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Officers' psychological welfare must be looked after, says Met Commissioner

Boss of largest police force says personnel have dealt with 'utterly horrific things' recently
Published - 03/08/2017 By - Press Association

The psychological welfare of police officers has never been more important with many experiencing some "horrendous situations" in recent months, Britain's most senior officer has said.

Metropolitan Police Commissioner Cressida Dick said her officers have dealt with a "series of utterly horrific things", with some attending both the deadly Westminster and London Bridge terror attacks as well as the Grenfell Tower tragedy.

Speaking on BBC Radio London, she said: "I've spoken to hundreds of officers who have been through some terrible things.

"They have all been, I hope, very well supported to date. And there are a whole variety of things that are open to support them.

"I do not underestimate that this has been a series of utterly horrific things and indeed, as with the other two services, we have had some people who have deployed to all of those incidents, and have acted incredibly courageously and been in horrendous situations.

"So we need to look after them now, we need to look after them in the medium term, we need to look after them in the long term. And I'm hoping that all of them come through as well as they possibly can, but it is not something to take lightly, and I absolutely don't."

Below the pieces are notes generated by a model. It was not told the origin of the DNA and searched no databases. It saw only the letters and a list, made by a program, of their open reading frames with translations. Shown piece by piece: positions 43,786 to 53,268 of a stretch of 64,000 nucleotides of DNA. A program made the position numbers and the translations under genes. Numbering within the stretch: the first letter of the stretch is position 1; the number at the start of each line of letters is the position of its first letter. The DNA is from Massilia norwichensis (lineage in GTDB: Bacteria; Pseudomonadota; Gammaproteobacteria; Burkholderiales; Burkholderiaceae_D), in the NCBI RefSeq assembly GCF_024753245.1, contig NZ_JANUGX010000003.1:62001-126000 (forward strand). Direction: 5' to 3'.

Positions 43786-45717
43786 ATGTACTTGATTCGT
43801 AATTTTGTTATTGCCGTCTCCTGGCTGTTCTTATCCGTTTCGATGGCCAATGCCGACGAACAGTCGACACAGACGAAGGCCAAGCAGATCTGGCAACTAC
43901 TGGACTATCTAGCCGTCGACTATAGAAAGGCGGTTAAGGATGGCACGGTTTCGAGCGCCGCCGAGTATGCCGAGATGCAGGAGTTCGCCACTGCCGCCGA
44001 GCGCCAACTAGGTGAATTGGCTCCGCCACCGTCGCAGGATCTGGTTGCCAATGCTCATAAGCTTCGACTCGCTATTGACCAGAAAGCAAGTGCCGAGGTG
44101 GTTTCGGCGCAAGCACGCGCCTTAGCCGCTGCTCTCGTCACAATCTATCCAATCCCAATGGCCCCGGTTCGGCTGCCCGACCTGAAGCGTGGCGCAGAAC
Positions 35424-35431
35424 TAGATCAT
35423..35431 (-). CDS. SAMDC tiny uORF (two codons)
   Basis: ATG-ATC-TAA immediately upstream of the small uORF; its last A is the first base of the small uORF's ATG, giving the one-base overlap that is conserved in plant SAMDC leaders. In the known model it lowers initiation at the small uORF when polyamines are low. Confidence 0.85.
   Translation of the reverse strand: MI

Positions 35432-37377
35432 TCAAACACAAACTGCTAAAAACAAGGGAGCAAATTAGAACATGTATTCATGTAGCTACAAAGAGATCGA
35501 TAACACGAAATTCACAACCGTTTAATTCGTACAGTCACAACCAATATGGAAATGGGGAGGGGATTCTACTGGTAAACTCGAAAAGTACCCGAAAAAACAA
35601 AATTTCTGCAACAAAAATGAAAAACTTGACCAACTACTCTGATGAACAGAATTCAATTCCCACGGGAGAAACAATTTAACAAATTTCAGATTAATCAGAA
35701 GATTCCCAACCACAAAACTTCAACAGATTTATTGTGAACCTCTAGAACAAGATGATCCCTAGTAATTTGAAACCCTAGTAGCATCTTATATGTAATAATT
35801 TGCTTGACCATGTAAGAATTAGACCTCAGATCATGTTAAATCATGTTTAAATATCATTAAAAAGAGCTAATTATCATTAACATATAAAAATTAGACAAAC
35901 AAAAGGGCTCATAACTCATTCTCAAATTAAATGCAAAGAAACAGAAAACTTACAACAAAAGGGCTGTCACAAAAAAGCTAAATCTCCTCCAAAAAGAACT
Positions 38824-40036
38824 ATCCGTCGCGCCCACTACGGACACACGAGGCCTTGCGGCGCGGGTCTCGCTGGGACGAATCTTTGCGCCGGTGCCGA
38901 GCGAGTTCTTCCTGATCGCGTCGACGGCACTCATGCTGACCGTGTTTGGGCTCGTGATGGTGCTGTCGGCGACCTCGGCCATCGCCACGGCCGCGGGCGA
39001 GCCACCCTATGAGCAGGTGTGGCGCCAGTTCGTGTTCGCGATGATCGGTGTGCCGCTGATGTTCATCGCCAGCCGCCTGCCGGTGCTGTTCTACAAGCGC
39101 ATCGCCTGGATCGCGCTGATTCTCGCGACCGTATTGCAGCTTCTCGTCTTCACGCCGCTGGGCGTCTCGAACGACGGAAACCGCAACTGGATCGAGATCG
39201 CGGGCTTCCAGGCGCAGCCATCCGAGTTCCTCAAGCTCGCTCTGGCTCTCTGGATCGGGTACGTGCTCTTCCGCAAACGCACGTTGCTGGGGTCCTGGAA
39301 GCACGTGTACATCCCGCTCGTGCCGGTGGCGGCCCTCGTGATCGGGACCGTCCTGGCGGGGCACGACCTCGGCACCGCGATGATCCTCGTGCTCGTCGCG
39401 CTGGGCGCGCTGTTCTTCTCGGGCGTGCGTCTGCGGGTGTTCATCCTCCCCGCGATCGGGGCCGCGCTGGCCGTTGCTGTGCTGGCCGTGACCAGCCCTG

Comm Dick was also asked about the response to the Grenfell Tower blaze, amid claims that some residents do not have confidence in the police inquiry.

"I would say I have a fantastic bunch of very professional people who are utterly dedicated to doing the very best investigation that they can," she said.

"They have a very high level of skill - as good as anybody else in the world - and they are being extremely thorough, they are being extremely respectful, they are keeping in touch as best as they possibly can with the people most affected."

"They cannot give all the answers they would want to give as quickly as we would all want them to be given, but they will do a thorough job."

Referring to the disaster, which is thought to have left at least 80 people dead, Comm Dick added: "None of us can put ourselves in the shoes of those people, none of us can understand how utter traumatic and horrible it must be."

Last month it emerged that around 30 police officers and firefighters have been in contact with a charity for support with post-traumatic stress.

The figures from PTSD999 came amid warnings from the charity and staff on the frontline about poor treatment of the condition and other mental health issues in the emergency services.

The Met has rolled out the trauma risk management (TriM) programme, a specialist programme to treat and prevent PTSD which has been used in the military.

But one officer said TriM was rushed in and was being delivered by "current policeofficers who have done a one-day training course".

Another Met source said it may work in the military but was "pointless" in the police.

Earlier this year Police Oracle launched our BluePrint campaign. It calls on the government to meet its obligation of protecting officers both in the job and when they have been forced out of the service because of physical injuries or mental trauma.

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